Indian music streaming service Saavn has raised a fresh round of capital, according to CrunchBase, which puts the Series B round at $4 million, well below the $30-$40 million figure floated last month in the Economic Times. A week-old article at The Next Web says Saavn co-founder Rishi Malhotra confirmed an investment by Hong Kong-based Steadview Capital but said the numbers reported by the Economic Times were "far off" the actual investment.
The service follows a familiar combination of free and paid tiers. The free version is available on smartphones, tablets and web browsers. The paid version, called Saavn Pro, provides offline listening and eliminates advertising. Saavn Pro costs $3.99 per month for woldwide use. A cheaper version, called Saavn Lite, is available only in India and costs about $2 per month. Pro is also available through mobile carrier billing in India for about 8 cents per day, 50 cents per week or $1.80 per month.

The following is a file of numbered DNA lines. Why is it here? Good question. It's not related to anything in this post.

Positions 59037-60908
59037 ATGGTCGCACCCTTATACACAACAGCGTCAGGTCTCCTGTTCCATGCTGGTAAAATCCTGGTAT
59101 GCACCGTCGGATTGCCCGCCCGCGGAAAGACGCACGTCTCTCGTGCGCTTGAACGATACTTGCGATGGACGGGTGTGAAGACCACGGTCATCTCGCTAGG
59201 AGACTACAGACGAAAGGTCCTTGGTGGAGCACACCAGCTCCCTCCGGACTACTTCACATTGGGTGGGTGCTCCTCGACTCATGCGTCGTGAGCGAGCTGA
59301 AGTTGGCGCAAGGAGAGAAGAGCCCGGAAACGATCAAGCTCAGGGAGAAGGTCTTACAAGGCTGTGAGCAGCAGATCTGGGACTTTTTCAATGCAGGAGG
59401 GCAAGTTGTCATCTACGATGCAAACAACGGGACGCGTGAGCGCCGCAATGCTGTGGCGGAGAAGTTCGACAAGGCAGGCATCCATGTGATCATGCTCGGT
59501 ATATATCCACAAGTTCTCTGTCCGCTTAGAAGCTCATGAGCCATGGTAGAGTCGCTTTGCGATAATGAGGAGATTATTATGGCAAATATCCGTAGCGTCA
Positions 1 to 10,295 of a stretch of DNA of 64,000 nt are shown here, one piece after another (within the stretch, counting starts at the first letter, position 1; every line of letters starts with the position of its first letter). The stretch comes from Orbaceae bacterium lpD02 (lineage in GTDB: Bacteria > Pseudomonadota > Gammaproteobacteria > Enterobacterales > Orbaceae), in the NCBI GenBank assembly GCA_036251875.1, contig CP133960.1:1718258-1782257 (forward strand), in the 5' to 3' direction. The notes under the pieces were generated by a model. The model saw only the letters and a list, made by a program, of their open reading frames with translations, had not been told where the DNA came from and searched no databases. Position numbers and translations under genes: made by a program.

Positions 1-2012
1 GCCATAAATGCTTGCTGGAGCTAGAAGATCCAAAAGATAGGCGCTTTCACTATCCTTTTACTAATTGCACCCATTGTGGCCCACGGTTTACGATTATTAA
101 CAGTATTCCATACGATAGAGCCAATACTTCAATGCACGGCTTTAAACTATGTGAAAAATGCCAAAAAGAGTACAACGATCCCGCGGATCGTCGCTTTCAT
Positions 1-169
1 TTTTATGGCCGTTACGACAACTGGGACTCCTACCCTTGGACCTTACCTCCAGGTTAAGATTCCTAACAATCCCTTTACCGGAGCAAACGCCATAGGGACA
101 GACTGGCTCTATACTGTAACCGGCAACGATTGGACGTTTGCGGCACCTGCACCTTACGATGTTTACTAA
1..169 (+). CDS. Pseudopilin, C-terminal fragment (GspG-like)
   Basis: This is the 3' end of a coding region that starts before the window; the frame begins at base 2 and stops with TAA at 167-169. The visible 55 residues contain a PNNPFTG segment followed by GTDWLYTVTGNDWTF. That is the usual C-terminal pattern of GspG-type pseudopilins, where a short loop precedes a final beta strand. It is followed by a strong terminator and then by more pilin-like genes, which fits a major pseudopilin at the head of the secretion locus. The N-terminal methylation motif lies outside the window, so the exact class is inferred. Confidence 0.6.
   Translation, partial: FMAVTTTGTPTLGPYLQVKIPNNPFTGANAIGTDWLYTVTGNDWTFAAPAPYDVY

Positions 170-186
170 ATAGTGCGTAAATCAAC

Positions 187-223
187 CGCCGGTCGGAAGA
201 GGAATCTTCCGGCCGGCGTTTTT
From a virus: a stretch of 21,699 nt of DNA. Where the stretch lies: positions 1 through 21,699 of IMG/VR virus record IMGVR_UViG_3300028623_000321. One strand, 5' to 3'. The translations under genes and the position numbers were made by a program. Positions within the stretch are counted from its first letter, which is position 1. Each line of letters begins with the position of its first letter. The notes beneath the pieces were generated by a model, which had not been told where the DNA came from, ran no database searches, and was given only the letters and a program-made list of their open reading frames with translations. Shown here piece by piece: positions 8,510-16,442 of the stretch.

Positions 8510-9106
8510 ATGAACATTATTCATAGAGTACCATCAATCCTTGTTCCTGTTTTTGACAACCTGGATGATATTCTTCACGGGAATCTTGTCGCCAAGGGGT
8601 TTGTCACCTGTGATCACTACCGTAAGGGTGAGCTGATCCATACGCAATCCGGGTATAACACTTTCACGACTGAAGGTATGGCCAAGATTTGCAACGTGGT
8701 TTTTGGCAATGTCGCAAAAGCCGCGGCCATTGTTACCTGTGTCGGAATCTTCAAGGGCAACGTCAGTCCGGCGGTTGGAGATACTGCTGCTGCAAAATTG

Saavn differs from competitors such as Spotify and Beats Music fundamentally -- Indian businesspeople created it specifically for Indian listeners. The top music streaming brands were founded in Western countries and export a product built for Western listeners. Saavn focuses on the particulars of India, a huge market with a mobile market that "can be tricky to navigate, especially for large Western organizations," Saavn co-founder Vinodh Bhat wrote last year in an op-ed for Billboard. Its India-only prices are much lower than subscription prices in Western countries and reflect the relative purchasing power of Indian consumers.
A few Western companies have entered the market. In March, Rdio acquired Indian music service Dhingana for an undisclosed sum. Dhingana had 9 million monthly active users before it closed. Rdio said it will revive the service later this year. The iTunes Music Store launched there in late 2012. However, the bigger names in streaming, Spotify and Deezer, have yet to debut in India.